The definition of the polarization does contain a volume normalization factor Omega (

https://docs.quantumatk.com/manual/Types/Polarization/Polarization.html) and from what I can tell, we do normalize the results by the total unit cell volume. It seems this will lead to different numbers if you change the size of the vacuum in the direction perpendicular to the 2D sheet, and that would not be physical. It is however possible that this effect is countered by a similar normalization of the wavefunctions.

So you should check explicitly (sorry, I haven't had time to do it myself) if the values of the computed polarization actually depend on the thickness of the vacuum. If it does, then I would consider it more correct to multiply the results by the unit cell height, so that the results are independent of the vacuum length which anyway is arbitrary. But if they don't then actually that would lead to an incorrect value in C/m (one which actually does depend on the vacuum size), and it will be better to keep the number in C/m2.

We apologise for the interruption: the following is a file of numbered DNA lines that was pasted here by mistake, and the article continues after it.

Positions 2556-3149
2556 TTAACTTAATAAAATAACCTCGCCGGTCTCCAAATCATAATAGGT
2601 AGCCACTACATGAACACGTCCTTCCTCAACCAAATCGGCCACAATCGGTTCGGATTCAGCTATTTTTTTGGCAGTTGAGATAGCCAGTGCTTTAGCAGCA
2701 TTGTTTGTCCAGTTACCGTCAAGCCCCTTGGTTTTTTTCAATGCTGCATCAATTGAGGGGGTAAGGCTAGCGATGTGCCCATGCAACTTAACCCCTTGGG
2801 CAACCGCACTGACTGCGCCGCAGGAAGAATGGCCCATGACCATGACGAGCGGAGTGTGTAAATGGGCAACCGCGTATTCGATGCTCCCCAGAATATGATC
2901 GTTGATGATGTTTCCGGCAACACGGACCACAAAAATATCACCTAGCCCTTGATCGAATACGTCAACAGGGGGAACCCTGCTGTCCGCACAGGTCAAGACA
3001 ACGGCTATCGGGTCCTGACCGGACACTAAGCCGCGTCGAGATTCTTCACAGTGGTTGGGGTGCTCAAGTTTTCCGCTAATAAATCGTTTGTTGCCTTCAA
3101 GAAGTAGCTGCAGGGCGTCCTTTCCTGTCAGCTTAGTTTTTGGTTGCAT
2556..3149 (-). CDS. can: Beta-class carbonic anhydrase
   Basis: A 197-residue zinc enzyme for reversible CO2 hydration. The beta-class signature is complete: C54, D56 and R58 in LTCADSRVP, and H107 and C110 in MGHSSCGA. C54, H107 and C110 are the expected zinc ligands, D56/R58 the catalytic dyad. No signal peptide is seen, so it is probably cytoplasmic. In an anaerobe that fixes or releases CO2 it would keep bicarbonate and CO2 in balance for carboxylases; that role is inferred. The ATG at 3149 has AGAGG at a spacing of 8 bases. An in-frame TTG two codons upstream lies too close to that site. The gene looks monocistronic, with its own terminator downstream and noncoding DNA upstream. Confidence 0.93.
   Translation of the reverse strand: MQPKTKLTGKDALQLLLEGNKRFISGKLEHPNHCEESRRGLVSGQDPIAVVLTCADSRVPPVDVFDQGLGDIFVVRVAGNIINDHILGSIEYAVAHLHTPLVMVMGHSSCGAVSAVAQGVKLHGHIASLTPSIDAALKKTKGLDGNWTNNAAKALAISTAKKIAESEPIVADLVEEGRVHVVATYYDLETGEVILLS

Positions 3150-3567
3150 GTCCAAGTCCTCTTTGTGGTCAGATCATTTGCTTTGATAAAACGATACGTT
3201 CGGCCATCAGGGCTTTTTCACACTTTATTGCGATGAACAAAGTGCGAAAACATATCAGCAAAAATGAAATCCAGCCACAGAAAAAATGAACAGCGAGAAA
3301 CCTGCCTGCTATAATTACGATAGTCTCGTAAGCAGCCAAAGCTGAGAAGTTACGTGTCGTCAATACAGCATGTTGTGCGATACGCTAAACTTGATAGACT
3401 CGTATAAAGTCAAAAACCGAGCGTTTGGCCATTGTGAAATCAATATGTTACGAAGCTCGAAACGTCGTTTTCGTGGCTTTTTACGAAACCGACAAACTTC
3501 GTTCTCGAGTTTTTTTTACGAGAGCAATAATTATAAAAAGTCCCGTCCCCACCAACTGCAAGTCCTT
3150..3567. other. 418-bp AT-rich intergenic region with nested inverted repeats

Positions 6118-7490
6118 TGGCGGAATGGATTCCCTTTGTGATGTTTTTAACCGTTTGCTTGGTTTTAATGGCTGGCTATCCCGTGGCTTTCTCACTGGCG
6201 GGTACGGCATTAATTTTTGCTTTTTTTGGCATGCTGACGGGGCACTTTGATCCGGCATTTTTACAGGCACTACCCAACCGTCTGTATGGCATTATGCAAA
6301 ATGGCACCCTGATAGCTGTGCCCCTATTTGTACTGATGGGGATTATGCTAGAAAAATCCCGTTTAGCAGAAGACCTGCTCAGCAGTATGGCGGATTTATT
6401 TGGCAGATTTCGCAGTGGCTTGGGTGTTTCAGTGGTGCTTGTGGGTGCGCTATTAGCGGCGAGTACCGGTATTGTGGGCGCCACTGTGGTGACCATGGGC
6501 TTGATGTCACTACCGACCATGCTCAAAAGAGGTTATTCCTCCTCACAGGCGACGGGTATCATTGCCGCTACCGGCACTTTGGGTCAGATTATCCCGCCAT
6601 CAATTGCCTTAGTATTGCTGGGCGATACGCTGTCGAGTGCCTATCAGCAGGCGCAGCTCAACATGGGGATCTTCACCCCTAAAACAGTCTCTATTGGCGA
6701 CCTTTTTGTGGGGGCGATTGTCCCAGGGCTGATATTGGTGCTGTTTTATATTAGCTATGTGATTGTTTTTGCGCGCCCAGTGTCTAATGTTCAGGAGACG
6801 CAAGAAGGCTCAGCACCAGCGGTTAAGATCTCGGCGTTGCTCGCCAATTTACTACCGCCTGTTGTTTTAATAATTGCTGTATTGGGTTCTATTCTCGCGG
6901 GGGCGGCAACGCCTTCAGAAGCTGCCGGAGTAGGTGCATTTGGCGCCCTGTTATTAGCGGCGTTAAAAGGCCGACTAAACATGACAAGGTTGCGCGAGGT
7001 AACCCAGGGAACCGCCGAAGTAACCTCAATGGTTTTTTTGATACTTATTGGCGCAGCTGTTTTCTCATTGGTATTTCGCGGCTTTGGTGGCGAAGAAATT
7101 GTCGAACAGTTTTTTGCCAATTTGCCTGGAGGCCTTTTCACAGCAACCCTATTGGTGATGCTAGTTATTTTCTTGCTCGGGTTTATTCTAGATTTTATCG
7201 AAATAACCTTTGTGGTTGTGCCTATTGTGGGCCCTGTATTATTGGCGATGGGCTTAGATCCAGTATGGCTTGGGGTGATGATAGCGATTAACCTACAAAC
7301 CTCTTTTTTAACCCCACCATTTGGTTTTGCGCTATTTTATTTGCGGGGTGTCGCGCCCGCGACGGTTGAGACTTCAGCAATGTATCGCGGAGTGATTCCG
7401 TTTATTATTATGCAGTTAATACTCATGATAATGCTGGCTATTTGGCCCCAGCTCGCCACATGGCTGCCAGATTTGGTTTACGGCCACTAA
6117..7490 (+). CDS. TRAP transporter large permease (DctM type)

If so, then possibly (I am not 100% sure though) one could renormalize by the thickness of the 2D material. This is a method commonly used to renormalized a volume density to an area density, but the tricky bit is that the thickness of a 2D material like graphene or even MoS2 is not a well-defined number. In a strict geometric sense, it's zero for graphene, but you could consider it to be the thickness of the electron density, which however is not easy to define uniquely.

Finally, I don't quite agree that all papers will give the number in C/m. See for instance

https://www.nature.com/articles/s41699-018-0063-5 which gives all polarizations in C/cm^2. So if you have examples of papers using C/m, I would also ask those authors what thickness they used to normalize with or how they define the polarization, i.e. if they have Omega or some other factor in their formulas (maybe they simply have the area, which would correspond to my first approach above).